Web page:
The Appendix includes the scripts of ten Dorset plays, including Hardy’s own version. These are well annotated with extensive notes, and illustrations, including some musical notation and a photograph of one of Udal’s original scripts.

Other Papers in the Proceedings include:

  • Mabel St Clair Stobart 1862-1954: The Lady of the Black Horse, Peter Down, 1-19
  • ‘Primitive Betrothal’: The Portland Custom and Thomas Hardy’s The Well-Beloved, Jacqueline Dillion, 20-32
  • Sir Claude Scott and the development of Lytchett Minster in the nineteenth century, June Palmer, 33-45
  • How the Newburghs of Lulworth came to own Sutton Poyntz, William Egerton, 46-55
  • The Poets’ Christmas Eve: mythology into verse, Alan Chedzoy, 56-61
  • An account of Mary Anning (1799-1847), fossil collector of Lyme Regis, Dorset, England, published by Henry Rowland Brown (1837-1921) in the second edition (1859) of Beauties of Lyme Regis, Michael A. Taylor and Hugh S. Torrens, 62-70
  • An anonymous account of Mary Anning (1799-1847), fossil collector of Lyme Regis, Dorset, England, published in All the year round in 1865, and its attribution to Henry Stuart Fagan (1827-1890), schoolmaster, parson and author, Michael A. Taylor and Hugh S. Torrens, 71-85
  • Mumming Plays in Hardy’s Wessex, Jerry Bird, 86-148
  • The Cyril Diver Project, John Newbould and David Brown, 149-159
  • The Steve Etches collection of Kimmeridge Clay fossils: a Jurassic jewel on the Jurassic Coast, David M. Martill, 160-164
  • Severe drought and exceptional summer flooding: consequences for the South Winterborne macroinvertebrates, J. A. B. Bass, Patrick D. Armitage and J. L. Pretty, 165-166
  • Coastal landslide mapping of the Black Ven Spittles complex, Charmouth, Chloe Morris and Servel Miller, 167-180
  • New insect fossils from the Lower Lias (Lower Jurassic) of West Dorset, Robert A. Coram, 181-188
  • The gastropod and ammonite fauna of two anomalous facies in the Inferior Oolite of Burton Cliff, South Dorset, John Whicher, David Sole and Robert Chandler, 189-197

Archaeology

  • Hengistbury Head, Bournemouth, Mike Trevarthen, 198
  • Wood Hill, Charlton Down, Charminster, Richard Tabor and Cheryl Green, 198
  • 2 Wick Lane, Christchurch, Mike Trevarthen, 198
  • HMP Dorchester, Dorchester, Tom Weavill, 198
  • Max Gate, Dorchester, Mike Trevarthen, 198-199
  • Wall behind Wadham House, 50 High West Street, Dorchester, Richard Tabor and Cheryl Green, 199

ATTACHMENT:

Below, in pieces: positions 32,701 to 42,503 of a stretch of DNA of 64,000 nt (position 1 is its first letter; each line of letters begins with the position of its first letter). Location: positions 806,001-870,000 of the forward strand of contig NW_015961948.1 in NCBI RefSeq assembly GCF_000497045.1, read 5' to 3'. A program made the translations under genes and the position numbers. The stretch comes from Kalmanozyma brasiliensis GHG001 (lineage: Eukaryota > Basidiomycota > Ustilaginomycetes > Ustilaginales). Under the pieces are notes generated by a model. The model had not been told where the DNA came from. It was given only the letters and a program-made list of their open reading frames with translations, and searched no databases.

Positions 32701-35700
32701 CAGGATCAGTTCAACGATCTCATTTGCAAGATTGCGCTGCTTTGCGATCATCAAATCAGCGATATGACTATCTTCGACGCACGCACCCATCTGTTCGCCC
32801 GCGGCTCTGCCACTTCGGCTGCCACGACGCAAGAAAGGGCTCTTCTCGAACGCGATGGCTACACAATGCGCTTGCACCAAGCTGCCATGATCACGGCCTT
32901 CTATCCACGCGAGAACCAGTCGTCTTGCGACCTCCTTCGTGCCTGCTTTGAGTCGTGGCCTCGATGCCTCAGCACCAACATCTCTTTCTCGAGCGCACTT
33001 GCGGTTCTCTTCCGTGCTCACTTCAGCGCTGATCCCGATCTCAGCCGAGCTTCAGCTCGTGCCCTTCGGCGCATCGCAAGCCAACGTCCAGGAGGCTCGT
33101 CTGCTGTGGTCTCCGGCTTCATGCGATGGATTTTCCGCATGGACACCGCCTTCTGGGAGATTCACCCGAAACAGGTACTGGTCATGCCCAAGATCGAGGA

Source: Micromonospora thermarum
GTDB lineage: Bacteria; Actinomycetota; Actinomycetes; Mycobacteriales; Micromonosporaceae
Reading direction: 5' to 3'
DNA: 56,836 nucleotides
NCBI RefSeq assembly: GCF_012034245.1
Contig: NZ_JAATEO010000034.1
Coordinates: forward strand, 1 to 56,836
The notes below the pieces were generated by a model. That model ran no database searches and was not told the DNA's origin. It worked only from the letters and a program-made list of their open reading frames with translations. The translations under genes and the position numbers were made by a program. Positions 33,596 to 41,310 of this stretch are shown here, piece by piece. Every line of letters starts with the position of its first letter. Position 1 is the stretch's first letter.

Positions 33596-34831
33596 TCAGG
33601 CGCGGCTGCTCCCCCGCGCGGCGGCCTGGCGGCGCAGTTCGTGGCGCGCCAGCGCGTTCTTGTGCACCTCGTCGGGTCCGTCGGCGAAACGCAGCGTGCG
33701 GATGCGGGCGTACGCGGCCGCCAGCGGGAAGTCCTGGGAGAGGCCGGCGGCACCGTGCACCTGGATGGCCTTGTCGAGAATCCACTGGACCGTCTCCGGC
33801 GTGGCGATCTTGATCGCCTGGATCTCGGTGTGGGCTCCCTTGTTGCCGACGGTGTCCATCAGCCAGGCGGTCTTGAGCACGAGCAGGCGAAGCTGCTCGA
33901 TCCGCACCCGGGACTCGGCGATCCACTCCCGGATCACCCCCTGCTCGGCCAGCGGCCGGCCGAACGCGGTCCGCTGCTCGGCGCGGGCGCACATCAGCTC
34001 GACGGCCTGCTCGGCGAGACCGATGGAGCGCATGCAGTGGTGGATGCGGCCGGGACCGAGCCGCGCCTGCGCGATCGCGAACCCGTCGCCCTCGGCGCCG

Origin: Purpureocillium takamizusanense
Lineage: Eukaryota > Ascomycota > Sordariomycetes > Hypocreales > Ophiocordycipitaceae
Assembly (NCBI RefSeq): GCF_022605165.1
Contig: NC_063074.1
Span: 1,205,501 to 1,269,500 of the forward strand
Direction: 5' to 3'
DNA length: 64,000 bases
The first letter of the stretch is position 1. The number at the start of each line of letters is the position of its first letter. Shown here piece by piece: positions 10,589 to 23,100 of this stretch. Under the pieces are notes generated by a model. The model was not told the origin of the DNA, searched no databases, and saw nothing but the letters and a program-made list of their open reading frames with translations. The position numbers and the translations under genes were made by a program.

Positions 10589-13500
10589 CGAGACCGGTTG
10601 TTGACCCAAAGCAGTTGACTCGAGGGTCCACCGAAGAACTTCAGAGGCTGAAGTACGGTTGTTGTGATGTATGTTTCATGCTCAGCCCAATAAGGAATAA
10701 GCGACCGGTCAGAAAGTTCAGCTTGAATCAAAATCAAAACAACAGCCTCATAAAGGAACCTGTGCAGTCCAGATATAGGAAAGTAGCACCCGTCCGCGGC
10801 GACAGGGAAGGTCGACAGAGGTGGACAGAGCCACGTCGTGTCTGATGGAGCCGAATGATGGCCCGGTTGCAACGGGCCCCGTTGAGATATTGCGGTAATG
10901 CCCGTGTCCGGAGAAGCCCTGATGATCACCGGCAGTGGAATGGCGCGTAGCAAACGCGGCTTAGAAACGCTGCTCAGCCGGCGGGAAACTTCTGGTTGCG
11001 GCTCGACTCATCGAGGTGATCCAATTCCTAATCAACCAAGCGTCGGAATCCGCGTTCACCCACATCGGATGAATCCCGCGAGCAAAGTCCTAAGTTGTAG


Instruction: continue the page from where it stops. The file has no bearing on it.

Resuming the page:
• New sea wall, Kimmeridge Bay, Kimmeridge, Mike Trevarthen, 199
  • Keates Quarry, Home Field, Acton, Langton Matravers, Mike Trevarthen, 199
  • Lewis Quarry, Home Field, Acton, Langton Matravers, Peter Bellamy, 199
  • Bottle Knap Cottage, Long Bredy, Mike Trevarthen, 199
  • Geophysical survey of the South Lawn, Kingston Lacy Park, Pamphill, Martin Papworth, 199-200
  • Limekilns at Inmosthay Industrial Estate, Inmosthay, Portland, Richard Tabor and Cheryl Green, 200
  • Land to the west of Reap Lane, Southwell, Portland, Richard Tabor and Cheryl Green, 200-201
  • Sherborne House, Newland, Sherborne, Richard Tabor and Cheryl Green, 201
  • Belle Vue Farm, Herston, Swanage, Lilian Ladle, 201
  • Geophysical survey of Long Mound, Beacon Knap, Swyre, Martin Papworth, 201-202
  • Chapelhay Gardens, Weymouth, Peter Bellamy, 202
  • Land to the south of Chickerell Road, Wyke Regis, Weymouth, Richard Tabor and Cheryl Green, 202
  • South Dorset Ridgeway: Purlands Farm (Winterborne St Martin) to north of Tatton House (Portesham), Richard Tabor and Cheryl Green, 202-203
  • Cross Farm, Church Street, Yetminster, Richard Tabor and Cheryl Green, 203
  • Dewlish Roman villa: post-excavation report 2013, Iain Hewitt, 203-204
  • The Langton Herring mirror and grave goods, Jon Murden, 205-208
  • The Roman villa at Druce Farm, near Puddletown, Lilian Ladle, 209-211
  • Ower Quay, Keith Jarvis, 212-216
  • The Durotriges Project, phase one: an interim statement, Miles Russell, Paul Cheetham, Damian Evans, Ellen Hambleton, Iain Hewitt, Harry Manley and Martin Smith, 217-221
  • Roman Purbeck Limestone mortars, John Palmer, 222-234
  • Portable Antiquities Scheme 2013, Ciorstaidh Hayward Trevarthen, 235-236
  • Excavation of c. eighteenth-century wall footings at Hive Beach, Burton Bradstock, Martin Papworth, 237-240
  • Roman remains found at Hyde Farm, Shapwick, Kingston Lacy Estate, Martin Papworth, 241
  • The Romano-Celtic temple at Badbury Rings, Dorset, Martin Papworth, 242-271
  • Investigations on the south shore of Brownsea Island by the Dorset Alum and Copperas Industries Project, Peter S. Bellamy, Gill Broadbent, Mark Corney and Clare Wilson, 272-283